Fake News

“Fake news” has been around for a long, long time.  It is also one facet of “library instruction” that we have been fighting for years—that most people don’t take the time to read or comprehend something.  They read what they want to read and move on to the next thing.  Very few people stop and actually think, which has been made much worse by the Internet and social media.  “Information” is coming at us too quickly.  This topic is also a facet of Evaluating Internet Information--it's not just news, but anything you find online.

A November 22nd 2022 piece in Brian Dunning's Skeptoid is How to Spot Fake News.  Is much of that common sense?  Yes.  So why do people still want to believe that stuff?  By now, I think, they have just stopped thinking.  2 years later, Skeptoid has done a piece How to Spot Misinformation.  It is just as apt.

Disinformation Stops with You is an 6 page infographic from the Cybersecurity and Infrastructure Security Agency.  Can you see a trend here?  Stop and think?

An ongoing topic of fake news is the misinformation and disinformation generated by Russia (or frankly anyone) regarding their invasion of Ukraine.  A number of resources are pointing out this misinformation and how to spot it: 

Russia is adept at propaganda (2016 RAND Corporation study).  The patient skepticism the above resources advise should be applied to everything you might find online (and especially something provoking an emotional response), and underline the need to take a minute to carefully check your sources.  Ryan Broderick has created the Reverse Idiot Funnel.  His explanation of Internet disinformation is not limited to this war.  In fact, it basically explains how things are today.

When you hear the phrase "fake news", what comes to mind?  What do you think it is?  Who uses the term?  Why do you think they use it?  Is it less "fake" and more a story they would prefer you not to believe or follow?  Or a story that is deliberately misleading? One definition of fake news is "news articles that are intentionally and verifiably false, and could mislead readers" (Hunt Allcott and Matthew Gentzkow, 2016).

First Draft News has a great read "Fake News: It's Complicated" with an accompanying chart of 7 different types of mis- and disinformation.  

From the BBC, January 2018, is a short article The (almost) complete history of 'fake news' (do you remember the stories they write about?  Did you believe them when you first heard of them?).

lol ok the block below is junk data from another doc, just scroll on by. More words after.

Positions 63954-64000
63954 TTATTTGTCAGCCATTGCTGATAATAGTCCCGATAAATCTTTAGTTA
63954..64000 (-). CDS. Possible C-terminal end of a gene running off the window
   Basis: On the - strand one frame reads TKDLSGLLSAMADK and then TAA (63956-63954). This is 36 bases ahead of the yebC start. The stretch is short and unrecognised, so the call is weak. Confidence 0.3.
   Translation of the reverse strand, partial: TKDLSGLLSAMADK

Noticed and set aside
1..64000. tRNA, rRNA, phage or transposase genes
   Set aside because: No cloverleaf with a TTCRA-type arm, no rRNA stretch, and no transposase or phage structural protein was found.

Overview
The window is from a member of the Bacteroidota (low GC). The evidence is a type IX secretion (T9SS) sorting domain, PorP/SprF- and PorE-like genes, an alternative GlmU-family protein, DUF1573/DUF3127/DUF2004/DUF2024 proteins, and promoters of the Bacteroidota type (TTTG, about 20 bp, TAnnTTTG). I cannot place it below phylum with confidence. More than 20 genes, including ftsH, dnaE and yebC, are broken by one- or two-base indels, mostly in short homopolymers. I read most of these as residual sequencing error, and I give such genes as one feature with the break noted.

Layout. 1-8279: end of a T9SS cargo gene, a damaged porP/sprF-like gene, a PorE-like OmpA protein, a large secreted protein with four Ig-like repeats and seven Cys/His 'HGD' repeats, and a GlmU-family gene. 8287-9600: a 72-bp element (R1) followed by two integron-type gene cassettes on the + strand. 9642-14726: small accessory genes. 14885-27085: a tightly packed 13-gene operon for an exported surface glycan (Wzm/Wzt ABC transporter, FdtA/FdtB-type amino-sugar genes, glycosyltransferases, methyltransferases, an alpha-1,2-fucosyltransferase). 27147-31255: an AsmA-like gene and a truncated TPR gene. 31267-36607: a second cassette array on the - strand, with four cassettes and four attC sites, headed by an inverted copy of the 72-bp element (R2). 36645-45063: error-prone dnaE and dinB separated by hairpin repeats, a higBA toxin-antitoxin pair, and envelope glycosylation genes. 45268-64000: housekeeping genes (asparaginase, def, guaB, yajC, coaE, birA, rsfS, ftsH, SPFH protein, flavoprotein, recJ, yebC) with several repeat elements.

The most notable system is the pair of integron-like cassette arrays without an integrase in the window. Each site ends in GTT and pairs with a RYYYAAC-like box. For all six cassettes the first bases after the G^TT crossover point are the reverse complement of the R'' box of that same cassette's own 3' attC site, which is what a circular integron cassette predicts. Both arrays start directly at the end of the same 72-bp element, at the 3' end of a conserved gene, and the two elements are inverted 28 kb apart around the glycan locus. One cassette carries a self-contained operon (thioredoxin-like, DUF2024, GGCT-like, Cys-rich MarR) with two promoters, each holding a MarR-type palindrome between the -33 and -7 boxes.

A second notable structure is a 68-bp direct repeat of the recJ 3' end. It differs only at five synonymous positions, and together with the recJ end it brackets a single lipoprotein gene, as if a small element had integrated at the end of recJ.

How about altered video?  That is also becoming (more) common.   And what is AI going to generate?

And what about fake "news outlets" posing as some kind of real news source?  The Lansing State Journal (which is legitimate) has a story about news outlets appearing to be local but are not.  A relatively recent (July 13th 2020) story from NiemenLab goes into national detail, and in August 2020 here is another story from clickondetroit.  (Sensing a pattern?  Here is a story from October 1st, 2020).  They are full of political propoganda.  There is a repository on GitHub keeping track of these fake websites.  Ask yourself and others who sent you something, always, "where did you see that"?  You could also ask "Did you actually read the article or just the headline?", or, "What, exactly, was the source?"

And what about something sent to you via social media that somehow sparks your ire or interest?  Do you bother to check anything about it?  Does anyone?  "A lie can travel halfway around the world while the truth is still putting on its shoes”--long attributed to Mark Twain but actually dates back to Jonathan Swift in 1710!

Mike Caulfield has 4 moves to work through (SIFT) when finding or being presented with a news source: 

  1. Stop.  Ask yourself whether you know the website or source of the information, and what the reputation of both the claim and the website is.
  2. Investigate the source.  Go upstream to the original source.  This might require one or two or more links away from your "original source".  
  3. Find better coverage.  Sometimes you don’t care about the particular article or video that reaches you. You care about the claim the article is making. You want to know if it is true or false.  Is this source biased (visit some of the links below) or making a dubious claim?  See the next point, #4.
  4. Trace claims, quotes, and media back to the original context.  Perhaps the reporting left something out?  Cherry picked select quotes?  
  5. And I would like to add my own twist to this list: have the patience (and care) to actually check this stuff.  Don't skim.  

Media and Fact Checking Resources

AllSides. Since 2012.  Focusing only on American news sources.  Rates news sources as Left, Center, and Right.  It is amusing to read the different headlines of the same news story under these different news outlets.